Phylogenetic Trees. How do the changes in gene sequences allow us to reconstruct the evolutionary relationships between related species?

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1 Why? Phylogenetic Trees How do the changes in gene sequences allow us to reconstruct the evolutionary relationships between related species? The saying Don t judge a book by its cover. could be applied to the topic of evolution. For example, humans share 75% of their DNA with chickens. Biologists point to this as evidence that humans and chickens once shared a common ancestor. The advent of DNA technology has given scientists the tools with which to examine how closely related certain species are. DNA analysis allows scientists to construct phylogenetic trees whose branches link together the relatedness of different organisms. Model 1 Phylogenetic Trees Millions of Years Ago Raccoon Red Panda Common ancestor of all modern Raccoons, Pandas, and Bears. Giant Panda Spectacled Bear * Sloth Bear Sun Bear Black Bear Polar Bear Brown Bear 1. Refer to Model 1. a. How long ago did the common ancestor of all the organisms on this phylogenetic tree exist? b. Which two lines diverged 30 million years ago? c. List all modern descendants of the organism that was alive at the point indicated by the asterisk. Phylogenetic Trees 1

2 2. According to Model 1, when did the Giant Panda line diverge from the line that led to modern bears? 3. According to Model 1, what animal shares the most recent common ancestor with the Brown Bear? 4. In a complete sentence, describe what the branch points and lines in a phylogenetic tree represent. 5. Which of the two branches from the common ancestor in Model 1 has the most living descendants? 6. According to the phylogenetic tree in Model 1, the Red Panda is most closely related to which animal? 7. Which are more closely related, the Giant Panda and the Red Panda or the Giant Panda and the Polar Bear? Justify your answer using grammatically correct sentences. 2 POGIL Activities for AP* Biology

3 Model 2 DNA Sample Comparison Sample 4 Sample 3 G T T T C A G A A C T T G G T G C T A T C C A C T T T G G A A G T A G C A G G T T C Sample 2 Sample 1 G A T T C G G A A C T T C G T G G T T A C C A G T T T G G A C C T A A C A G C T T C G T G A A A C C T T C A T C G T C C A A G DNA from organism A attached to a nitrocellulose membrane. 8. How many bases are found in each of the DNA samples 1 4 as well as in the DNA from organism A in Model 2? 9. Using your knowledge of base-pairing, which DNA sample in Model 2 will be 100% complementary to organism A? 10. Which other DNA sample in Model 2 is likely to pair with one of the strands from organism A? 11. How many of the total number of base pairs in the sample you chose in Question 10 are noncomplementary between the strands? Phylogenetic Trees 3

4 12. From your answer to Question 11, convert the number of noncomplementary pairs into a percentage of the total base-pairs. This is called the sequence divergence. 13. Calculate the sequence divergence for the remaining two samples. Check your calculations within your group. 14. Use the calculations from the previous questions to fill in the table below. Most Homologous Sample Sequence Divergence 3 0% Least Homologous 15. Based on your previous knowledge of DNA, which sample from Model 2 is from an organism that is most closely related to Organism A? 16. With your group, describe how DNA sequence divergence can give scientists information about relatedness. 17. Fill in the phylogenetic tree below with Samples 1 through 4 to summarize the relatedness of the organisms that supplied the samples. Common Ancestor 4 POGIL Activities for AP* Biology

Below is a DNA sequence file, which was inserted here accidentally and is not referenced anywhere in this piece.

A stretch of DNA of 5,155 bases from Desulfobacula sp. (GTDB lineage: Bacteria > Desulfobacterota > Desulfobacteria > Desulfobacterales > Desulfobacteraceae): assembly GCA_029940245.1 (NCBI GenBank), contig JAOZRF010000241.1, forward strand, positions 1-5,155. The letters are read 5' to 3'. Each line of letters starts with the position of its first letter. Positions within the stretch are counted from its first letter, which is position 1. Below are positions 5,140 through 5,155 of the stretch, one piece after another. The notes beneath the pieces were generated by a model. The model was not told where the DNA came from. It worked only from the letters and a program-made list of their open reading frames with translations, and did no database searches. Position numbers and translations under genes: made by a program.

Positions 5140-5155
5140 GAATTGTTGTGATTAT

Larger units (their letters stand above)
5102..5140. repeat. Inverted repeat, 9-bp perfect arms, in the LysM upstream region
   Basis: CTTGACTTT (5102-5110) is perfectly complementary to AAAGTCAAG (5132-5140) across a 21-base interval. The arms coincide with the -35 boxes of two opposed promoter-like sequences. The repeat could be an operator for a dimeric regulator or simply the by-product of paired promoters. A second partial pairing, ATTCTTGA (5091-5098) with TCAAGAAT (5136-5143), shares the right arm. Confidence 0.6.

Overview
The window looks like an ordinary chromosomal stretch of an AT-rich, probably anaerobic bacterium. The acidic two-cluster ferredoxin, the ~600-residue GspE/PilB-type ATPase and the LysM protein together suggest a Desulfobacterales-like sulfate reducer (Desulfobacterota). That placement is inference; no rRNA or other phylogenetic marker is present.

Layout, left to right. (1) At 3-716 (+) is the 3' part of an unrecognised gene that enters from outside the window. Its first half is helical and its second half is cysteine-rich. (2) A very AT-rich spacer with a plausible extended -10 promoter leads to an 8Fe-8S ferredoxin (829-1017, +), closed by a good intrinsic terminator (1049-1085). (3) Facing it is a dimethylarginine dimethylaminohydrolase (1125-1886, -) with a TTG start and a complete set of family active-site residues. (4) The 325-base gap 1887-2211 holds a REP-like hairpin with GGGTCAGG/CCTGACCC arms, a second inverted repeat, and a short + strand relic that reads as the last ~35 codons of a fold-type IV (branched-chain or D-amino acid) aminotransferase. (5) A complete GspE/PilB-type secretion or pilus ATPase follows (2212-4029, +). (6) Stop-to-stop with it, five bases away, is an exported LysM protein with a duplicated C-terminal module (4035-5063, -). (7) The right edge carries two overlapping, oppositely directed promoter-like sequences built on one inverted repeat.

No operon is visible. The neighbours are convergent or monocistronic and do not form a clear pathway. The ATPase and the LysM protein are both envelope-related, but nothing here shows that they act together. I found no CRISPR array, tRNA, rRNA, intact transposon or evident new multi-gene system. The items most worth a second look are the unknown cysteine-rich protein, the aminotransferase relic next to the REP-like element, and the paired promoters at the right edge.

5 Model 3 Comparing the Cytochrome c Gene Amino Acid Position Human * * * * * * * * G D V E K G K K I F I M K C S Q C H T V E K G G K H K T G P N L Tuna * * * * * * * * G D V A K G K K T F V Q K C A Q C H T V E N G G K H K V G P N L Whale * * * * * * * * G D V E K G K K I F V Q K C A Q C H T V E K G G K H K T G P N L R. Monkey * * * * * * * * G D V E K G K K I F I M K C S Q C H T V E K G G K H K T G P N L Chicken * * * * * * * * G D I E K G K K I F V Q K C S Q C H T V E K G G K H K T G P N L Pig * * * * * * * * G D V E K G K K I F V Q K C A Q C H T V E K G G K H K T G P N L Yeast * * * T E F K A G S A K K G A T L F K T R C E L C H T V E K G G P H K V G P N L Fly * * * * G V P A G D V E K G K K I F V Q R C A Q C H T V E A G G K H K V G P N L Amino Acid Position Human H G L F G R K T G Q A P G Y S Y T A A N K N K G I I W G E D T L M E Y L E Tuna W G L F G R K T G Q A E G Y S Y T D A N K S K G I V W N N D T L M E Y L E Whale H G L F G R K T G Q A V G F S Y T D A N K N K G I T W G E E T L M E Y L E R. Monkey H G L F G R K T G Q A P G Y S Y T A A N K N K G I T W G E D T L M E Y L E Chicken H G L F G R K T G Q A E G F S Y T D A N K N K G I T W G E D T L M E Y L E Pig H G L F G R K T G Q A P G F S Y T D A N K N K G I T W G E E T L M E Y L E Yeast H G I F G R H S G Q A Q G Y S Y T D A N I K K N V L W D E N N M S E Y L T Fly H G L F G R K T G Q A A G F A Y T N A N K A K G I T W Q D D T L F E Y L E Amino Acid Position Human N P K K Y I P G T K M I F V G I K K K E E R A D L I A Y L K K A T N E Tuna N P K K Y I P G T K M I F A G I K K K G E R Q D L V A Y L K S A T S * Whale N P K K Y I P G T K M I F A G I K K K G E R A D L I A Y L K K A T N E R. Monkey N P K K Y I P G T K M I F V G I K K K E E R A D L I A Y L K K A T N E Chicken N P K K Y I P G T K M I F A G I K K K S E R V D L I A Y L K D A T S K Pig N P K K Y I P G T K M I F A G I K K K G E R E D L I A Y L K K A T N E Yeast N P K K Y I P G T K M A F G G L K K E K D R N D L I T Y L K K A C E * Fly N P K K Y I P G T K M I F A G L K K P N E R G D L I A Y L K S A T K * *No amino acid at this position 18. Cytochrome c is a protein used in cellular respiration in many species. Refer to Model 3 to answer the following questions about cytochrome c. a. How many different species are represented in the cytochrome c amino acid sequences? b. What do the individual letters represent? c. What do the asterisks represent? Phylogenetic Trees 5